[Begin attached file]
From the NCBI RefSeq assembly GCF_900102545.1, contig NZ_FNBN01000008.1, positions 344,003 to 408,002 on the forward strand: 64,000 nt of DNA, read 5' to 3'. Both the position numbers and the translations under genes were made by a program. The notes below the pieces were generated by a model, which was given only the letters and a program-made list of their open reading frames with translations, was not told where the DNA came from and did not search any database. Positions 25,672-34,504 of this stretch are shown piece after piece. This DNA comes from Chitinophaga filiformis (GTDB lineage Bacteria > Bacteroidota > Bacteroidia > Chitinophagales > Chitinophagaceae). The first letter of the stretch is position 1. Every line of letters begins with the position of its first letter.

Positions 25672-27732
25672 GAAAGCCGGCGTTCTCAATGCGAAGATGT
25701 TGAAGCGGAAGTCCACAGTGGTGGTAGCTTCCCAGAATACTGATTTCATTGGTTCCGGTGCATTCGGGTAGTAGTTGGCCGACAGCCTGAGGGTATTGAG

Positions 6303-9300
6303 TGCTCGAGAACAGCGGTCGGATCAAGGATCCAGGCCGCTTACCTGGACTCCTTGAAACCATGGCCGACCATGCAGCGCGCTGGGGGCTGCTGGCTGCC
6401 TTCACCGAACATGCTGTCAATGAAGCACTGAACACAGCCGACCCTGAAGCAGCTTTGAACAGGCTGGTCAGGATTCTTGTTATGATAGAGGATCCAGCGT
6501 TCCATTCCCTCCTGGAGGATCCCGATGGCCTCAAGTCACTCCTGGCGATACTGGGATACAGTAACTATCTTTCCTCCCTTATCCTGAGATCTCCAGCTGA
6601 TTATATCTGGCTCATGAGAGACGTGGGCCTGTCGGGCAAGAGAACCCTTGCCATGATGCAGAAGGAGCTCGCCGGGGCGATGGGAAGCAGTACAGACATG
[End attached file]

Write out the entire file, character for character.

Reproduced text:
From the NCBI RefSeq assembly GCF_900102545.1, contig NZ_FNBN01000008.1, positions 344,003 to 408,002 on the forward strand: 64,000 nt of DNA, read 5' to 3'. Both the position numbers and the translations under genes were made by a program. The notes below the pieces were generated by a model, which was given only the letters and a program-made list of their open reading frames with translations, was not told where the DNA came from and did not search any database. Positions 25,672-34,504 of this stretch are shown piece after piece. This DNA comes from Chitinophaga filiformis (GTDB lineage Bacteria > Bacteroidota > Bacteroidia > Chitinophagales > Chitinophagaceae). The first letter of the stretch is position 1. Every line of letters begins with the position of its first letter.

Positions 25672-27732
25672 GAAAGCCGGCGTTCTCAATGCGAAGATGT
25701 TGAAGCGGAAGTCCACAGTGGTGGTAGCTTCCCAGAATACTGATTTCATTGGTTCCGGTGCATTCGGGTAGTAGTTGGCCGACAGCCTGAGGGTATTGAG

Positions 6303-9300
6303 TGCTCGAGAACAGCGGTCGGATCAAGGATCCAGGCCGCTTACCTGGACTCCTTGAAACCATGGCCGACCATGCAGCGCGCTGGGGGCTGCTGGCTGCC
6401 TTCACCGAACATGCTGTCAATGAAGCACTGAACACAGCCGACCCTGAAGCAGCTTTGAACAGGCTGGTCAGGATTCTTGTTATGATAGAGGATCCAGCGT
6501 TCCATTCCCTCCTGGAGGATCCCGATGGCCTCAAGTCACTCCTGGCGATACTGGGATACAGTAACTATCTTTCCTCCCTTATCCTGAGATCTCCAGCTGA
6601 TTATATCTGGCTCATGAGAGACGTGGGCCTGTCGGGCAAGAGAACCCTTGCCATGATGCAGAAGGAGCTCGCCGGGGCGATGGGAAGCAGTACAGACATG